Johnny Weston, Sofia Black-D’Elia, Virginia Gardner. Directed by Dean Israelite.
FILM SYNOPSIS: Refusing to be rejected for a scholarship to MIT, brilliant science/math student David Raskin (Weston) finds his “pot of gold” in the basement. Before his scientist father mysteriously disappeared 10 years earlier, he had hidden what David recognizes as a time machine in progress. Enlisting his three best buddies to help him launch this invention to ensure a full scholarship, David has no idea what lies ahead. David’s sister Christina (Virginia Gardner), who video tapes the project in progress, and his new girlfriend Jessie (Sofia Black-De’Elia) are the only girls included in the top-secret alliance.
PREVIEW REVIEW: Certainly Project Almanac targets teenagers and does not pretend to be anything more. The whole film is viewed through Christina’s video camera, which means 109 minutes of jerky images. The teens are resourceful and smart, but their immaturity sometimes overrides their brains. Jessie seems to have been added for her looks and sex appeal only, and Christina has very little to say of any substance, implying girls are to be appreciated only for their physical attributes. The concept of a time machine is intriguing, but this group of immature scientists learns that changing the past creates mayhem for the present and future. Even in real time the next 20 years will no doubt hold promises and threats for the world, just as the past 20 years have. “Ho hum, what else is new?”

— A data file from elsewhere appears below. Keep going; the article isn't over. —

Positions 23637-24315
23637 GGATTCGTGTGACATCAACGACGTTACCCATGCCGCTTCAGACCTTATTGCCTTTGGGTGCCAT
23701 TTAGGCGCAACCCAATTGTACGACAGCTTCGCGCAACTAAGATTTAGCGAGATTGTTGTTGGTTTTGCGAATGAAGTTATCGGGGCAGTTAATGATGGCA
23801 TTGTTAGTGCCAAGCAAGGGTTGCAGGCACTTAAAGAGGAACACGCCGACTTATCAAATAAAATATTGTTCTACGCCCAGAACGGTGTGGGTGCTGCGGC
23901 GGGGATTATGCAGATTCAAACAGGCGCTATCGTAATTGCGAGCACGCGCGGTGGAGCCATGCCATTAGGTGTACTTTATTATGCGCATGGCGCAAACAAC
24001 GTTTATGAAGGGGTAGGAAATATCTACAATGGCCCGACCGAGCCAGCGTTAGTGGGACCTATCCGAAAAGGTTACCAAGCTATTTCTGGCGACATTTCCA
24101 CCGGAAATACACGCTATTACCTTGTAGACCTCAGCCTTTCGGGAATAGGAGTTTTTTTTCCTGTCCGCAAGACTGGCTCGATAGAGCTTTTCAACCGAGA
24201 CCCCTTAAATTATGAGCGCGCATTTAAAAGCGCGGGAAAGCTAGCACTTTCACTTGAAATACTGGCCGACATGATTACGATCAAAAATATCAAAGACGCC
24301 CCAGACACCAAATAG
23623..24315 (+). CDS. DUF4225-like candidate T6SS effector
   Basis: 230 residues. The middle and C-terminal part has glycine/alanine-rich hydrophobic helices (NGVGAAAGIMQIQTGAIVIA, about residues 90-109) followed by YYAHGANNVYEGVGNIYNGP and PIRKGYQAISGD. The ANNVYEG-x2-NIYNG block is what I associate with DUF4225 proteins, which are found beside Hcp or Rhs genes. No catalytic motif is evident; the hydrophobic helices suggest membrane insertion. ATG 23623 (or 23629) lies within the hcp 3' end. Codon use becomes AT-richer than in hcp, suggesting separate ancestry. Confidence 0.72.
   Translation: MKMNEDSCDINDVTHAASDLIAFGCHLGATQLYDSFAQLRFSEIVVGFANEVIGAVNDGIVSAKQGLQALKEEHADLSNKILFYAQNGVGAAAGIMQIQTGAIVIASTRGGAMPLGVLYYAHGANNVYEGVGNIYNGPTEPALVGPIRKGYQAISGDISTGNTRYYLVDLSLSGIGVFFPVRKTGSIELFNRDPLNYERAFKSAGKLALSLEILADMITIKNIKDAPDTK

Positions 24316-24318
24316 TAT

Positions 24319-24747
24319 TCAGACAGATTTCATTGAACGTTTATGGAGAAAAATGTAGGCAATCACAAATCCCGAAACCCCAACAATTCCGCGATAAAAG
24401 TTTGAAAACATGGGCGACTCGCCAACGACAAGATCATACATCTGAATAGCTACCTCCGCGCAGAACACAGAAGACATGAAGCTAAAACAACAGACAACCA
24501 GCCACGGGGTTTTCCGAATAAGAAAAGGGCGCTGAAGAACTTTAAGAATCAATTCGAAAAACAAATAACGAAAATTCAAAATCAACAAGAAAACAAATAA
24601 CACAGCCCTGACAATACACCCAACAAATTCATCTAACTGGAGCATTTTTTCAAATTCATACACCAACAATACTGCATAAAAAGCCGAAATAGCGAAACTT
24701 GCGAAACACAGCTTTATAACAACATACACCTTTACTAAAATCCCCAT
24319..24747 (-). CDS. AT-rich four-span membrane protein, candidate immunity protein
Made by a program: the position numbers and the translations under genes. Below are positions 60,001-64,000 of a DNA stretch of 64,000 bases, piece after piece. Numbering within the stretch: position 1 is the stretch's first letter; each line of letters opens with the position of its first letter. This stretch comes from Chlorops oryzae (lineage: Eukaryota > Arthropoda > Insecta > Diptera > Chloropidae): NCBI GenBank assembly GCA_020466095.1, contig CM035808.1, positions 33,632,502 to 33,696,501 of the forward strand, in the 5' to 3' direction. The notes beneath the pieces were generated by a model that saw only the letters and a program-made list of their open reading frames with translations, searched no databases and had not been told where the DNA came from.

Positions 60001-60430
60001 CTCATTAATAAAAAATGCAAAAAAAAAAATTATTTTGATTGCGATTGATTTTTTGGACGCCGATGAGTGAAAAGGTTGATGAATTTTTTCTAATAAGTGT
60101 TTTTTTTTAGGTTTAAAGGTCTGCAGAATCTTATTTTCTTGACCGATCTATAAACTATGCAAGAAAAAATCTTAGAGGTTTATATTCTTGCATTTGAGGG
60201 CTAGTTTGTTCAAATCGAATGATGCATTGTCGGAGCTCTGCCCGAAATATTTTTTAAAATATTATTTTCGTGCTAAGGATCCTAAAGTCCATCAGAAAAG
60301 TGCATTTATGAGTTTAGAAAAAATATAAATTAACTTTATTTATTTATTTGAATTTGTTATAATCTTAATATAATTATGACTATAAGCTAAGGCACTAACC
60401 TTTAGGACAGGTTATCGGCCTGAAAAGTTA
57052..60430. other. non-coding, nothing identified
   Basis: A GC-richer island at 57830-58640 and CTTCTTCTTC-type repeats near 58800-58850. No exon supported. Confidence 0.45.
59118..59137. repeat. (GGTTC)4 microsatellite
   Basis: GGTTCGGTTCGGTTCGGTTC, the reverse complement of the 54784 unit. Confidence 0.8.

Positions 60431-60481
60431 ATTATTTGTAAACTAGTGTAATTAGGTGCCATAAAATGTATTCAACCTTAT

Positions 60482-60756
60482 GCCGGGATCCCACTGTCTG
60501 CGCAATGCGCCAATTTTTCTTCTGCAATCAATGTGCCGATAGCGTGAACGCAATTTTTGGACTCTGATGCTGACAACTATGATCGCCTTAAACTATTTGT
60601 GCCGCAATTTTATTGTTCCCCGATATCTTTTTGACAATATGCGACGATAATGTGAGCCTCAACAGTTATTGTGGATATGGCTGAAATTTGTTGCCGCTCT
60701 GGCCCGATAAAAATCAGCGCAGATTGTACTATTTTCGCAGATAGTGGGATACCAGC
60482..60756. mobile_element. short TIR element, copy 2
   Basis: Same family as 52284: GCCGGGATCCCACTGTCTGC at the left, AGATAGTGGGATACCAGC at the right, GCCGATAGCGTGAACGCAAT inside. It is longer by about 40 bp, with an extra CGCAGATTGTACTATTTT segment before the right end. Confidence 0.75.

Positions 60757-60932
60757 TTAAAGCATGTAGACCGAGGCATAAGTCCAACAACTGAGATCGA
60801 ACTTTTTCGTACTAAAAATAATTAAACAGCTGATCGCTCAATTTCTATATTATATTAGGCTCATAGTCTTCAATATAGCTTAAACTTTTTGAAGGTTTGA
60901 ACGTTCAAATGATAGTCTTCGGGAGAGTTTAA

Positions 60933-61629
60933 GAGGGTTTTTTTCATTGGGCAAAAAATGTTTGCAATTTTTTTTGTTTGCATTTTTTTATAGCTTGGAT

No one, not even David and Christina’s mom (Amy Lamdecker), has a clue as to where there kids are and what they are doing. They are not bad kids, just immature and things get out of control. The more they try to manipulate the past, the more complicated the future becomes. Project Almanac has no violence, but there are many s-words and perhaps one f-word. Implied sex once is disappointing and out of character for these wholesome teenagers. On the plus side, these teenagers’ scholastic ambition, curiosity and creativity are refreshing. The lessons they learn through their mistakes just makes them stronger.Preview Reviewer: Mary Draughon
Distributor: Paramount Pictures
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